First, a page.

Zoomph has found that athletes with a natural connection to a given product or service are oftentimes its most valuable influencers (or equity holders). For perspective, just five WNBA players were responsible for 57% of the 1.15 million engagements Skims’ has generated across its league-wide partnership.

Rookie Cameron Brink, who wore the products for ‘years’ before becoming a brand ambassador via the league tie-up, spawned the most engagement. Two posts from Sparks star about the company generated 2,438,577 impressions and 304,856 engagements within 24 hours of the campaign’s launch last October.

Artificial likenesses have the potential to improve marketing efficacy too as they can provide customers with information about the brand and serve up personalized product recommendations within organic chat conversations. 

And they’re able to do it in times of maximum interest. For example, a WNBA players’ likeness could ‘talk’ about wearing Skims products while a current or potential customer is watching said athlete dominate on the floor in them. 

“This type of active brand exposure will help sponsorship unlock new, lower-funnel KPIs for [companies] looking to improve [their] image or educate [fans] more deeply on their product," Caryn Rosoff (SVP, sports and brand insights, United Talent Agency) said.  

Conversational AI could also be used to make the game watching experience more compelling–at least, for a certain demo. For example, a young fan may want to ‘watch’ a game with a player and ask their ‘likeness’ questions about it as its going on. 

In theory, this could make a property’s media rights more valuable over time. 

“AI assisted co-watching could provide new, incremental viewership from younger, tech-savvy audiences that would improve advertising rates and sell-through, not to mention create opportunities for new in-broadcast entitlements,” William Mao (SVP, media rights consulting, Octagon) said.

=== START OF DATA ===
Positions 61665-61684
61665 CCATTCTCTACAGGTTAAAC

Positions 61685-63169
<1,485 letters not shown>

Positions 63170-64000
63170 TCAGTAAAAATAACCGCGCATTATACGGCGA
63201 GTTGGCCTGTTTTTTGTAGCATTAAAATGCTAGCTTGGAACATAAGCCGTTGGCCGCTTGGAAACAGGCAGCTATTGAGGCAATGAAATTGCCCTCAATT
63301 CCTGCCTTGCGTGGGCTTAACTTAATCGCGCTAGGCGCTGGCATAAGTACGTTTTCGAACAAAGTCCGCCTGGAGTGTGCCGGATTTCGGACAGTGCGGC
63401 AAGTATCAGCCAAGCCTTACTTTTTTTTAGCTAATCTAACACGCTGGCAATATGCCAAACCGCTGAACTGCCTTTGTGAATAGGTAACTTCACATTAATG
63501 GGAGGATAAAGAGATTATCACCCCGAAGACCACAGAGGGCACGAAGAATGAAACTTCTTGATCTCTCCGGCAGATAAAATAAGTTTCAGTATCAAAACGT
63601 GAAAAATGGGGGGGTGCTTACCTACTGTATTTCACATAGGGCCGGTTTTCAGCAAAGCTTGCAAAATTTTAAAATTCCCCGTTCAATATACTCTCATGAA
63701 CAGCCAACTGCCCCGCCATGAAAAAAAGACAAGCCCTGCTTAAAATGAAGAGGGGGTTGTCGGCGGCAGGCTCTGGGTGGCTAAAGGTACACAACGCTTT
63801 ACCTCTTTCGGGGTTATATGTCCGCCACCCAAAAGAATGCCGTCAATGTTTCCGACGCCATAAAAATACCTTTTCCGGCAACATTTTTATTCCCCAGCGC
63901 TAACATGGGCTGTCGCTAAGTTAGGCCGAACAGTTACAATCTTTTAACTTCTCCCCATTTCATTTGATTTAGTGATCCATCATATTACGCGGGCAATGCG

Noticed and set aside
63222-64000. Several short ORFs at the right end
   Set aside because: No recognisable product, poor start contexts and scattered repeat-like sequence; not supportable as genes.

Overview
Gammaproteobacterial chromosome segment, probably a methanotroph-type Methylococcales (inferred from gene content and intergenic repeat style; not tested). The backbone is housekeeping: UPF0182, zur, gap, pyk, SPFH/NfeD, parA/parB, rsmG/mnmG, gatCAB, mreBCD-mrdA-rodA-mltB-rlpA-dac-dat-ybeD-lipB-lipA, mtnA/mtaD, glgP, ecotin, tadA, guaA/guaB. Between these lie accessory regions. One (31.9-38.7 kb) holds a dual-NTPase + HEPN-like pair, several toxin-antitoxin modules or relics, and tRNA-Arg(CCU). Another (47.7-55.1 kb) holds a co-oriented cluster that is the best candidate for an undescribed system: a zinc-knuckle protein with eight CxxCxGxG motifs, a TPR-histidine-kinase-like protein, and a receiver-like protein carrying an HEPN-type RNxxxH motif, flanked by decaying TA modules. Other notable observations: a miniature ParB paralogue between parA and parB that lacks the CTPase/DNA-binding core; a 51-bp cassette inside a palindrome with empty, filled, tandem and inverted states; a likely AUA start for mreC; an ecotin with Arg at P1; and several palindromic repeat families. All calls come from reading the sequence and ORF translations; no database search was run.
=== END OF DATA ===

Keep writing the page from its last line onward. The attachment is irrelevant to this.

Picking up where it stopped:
But core rightsholders will need to invest in the technology and deliver an experience that is both additive and authentic for a rights owner to realize any sort of increase. 

There are several ethical, economic, and legal challenges that likely need to be addressed before any sports organization implements the tech and revamps its social approach. 

The list includes ensuring all individuals clearly consent to their likenesses being used for marketing and promotional purposes, that they are compensated for the use of their name, image, and likeness (see: Scarlett Johansson/OpenAI controversy), and that guardrails exist to ensure the AI-generated likenesses do not create or post any inappropriate content. 

The CAAvault powered by Veritone’s Digital Media Hub technology is among the ways to address those concerns.

“We keep humans at the center of everything we do with [digital identity] solutions that enable sports and entertainment organizations to engage audiences and unlock new revenue streams while safeguarding talent’s name, image and likeness,” said Sean King, (general manager, Veritone Media and Entertainment) said.

WME has a partnership with technology firm Vermillio for similar purposes, and the Screen Actors Guild - American Federation of Television and Radio Artists (SAG-AFTRA) provides recommendations and resources to its members on digital replicas. 

So, the solutions exist. Now its up to sports properties to begin using conversational AI to drive fan engagement and revenues.

About The Author: Adam Grossman founded Block Six Analytics. He is also a professor at Northwestern University Master’s In Sports Administration program and the co-author of The Sports Strategist: Developing Leaders for a High-Performance Industry. You can find him at [email protected].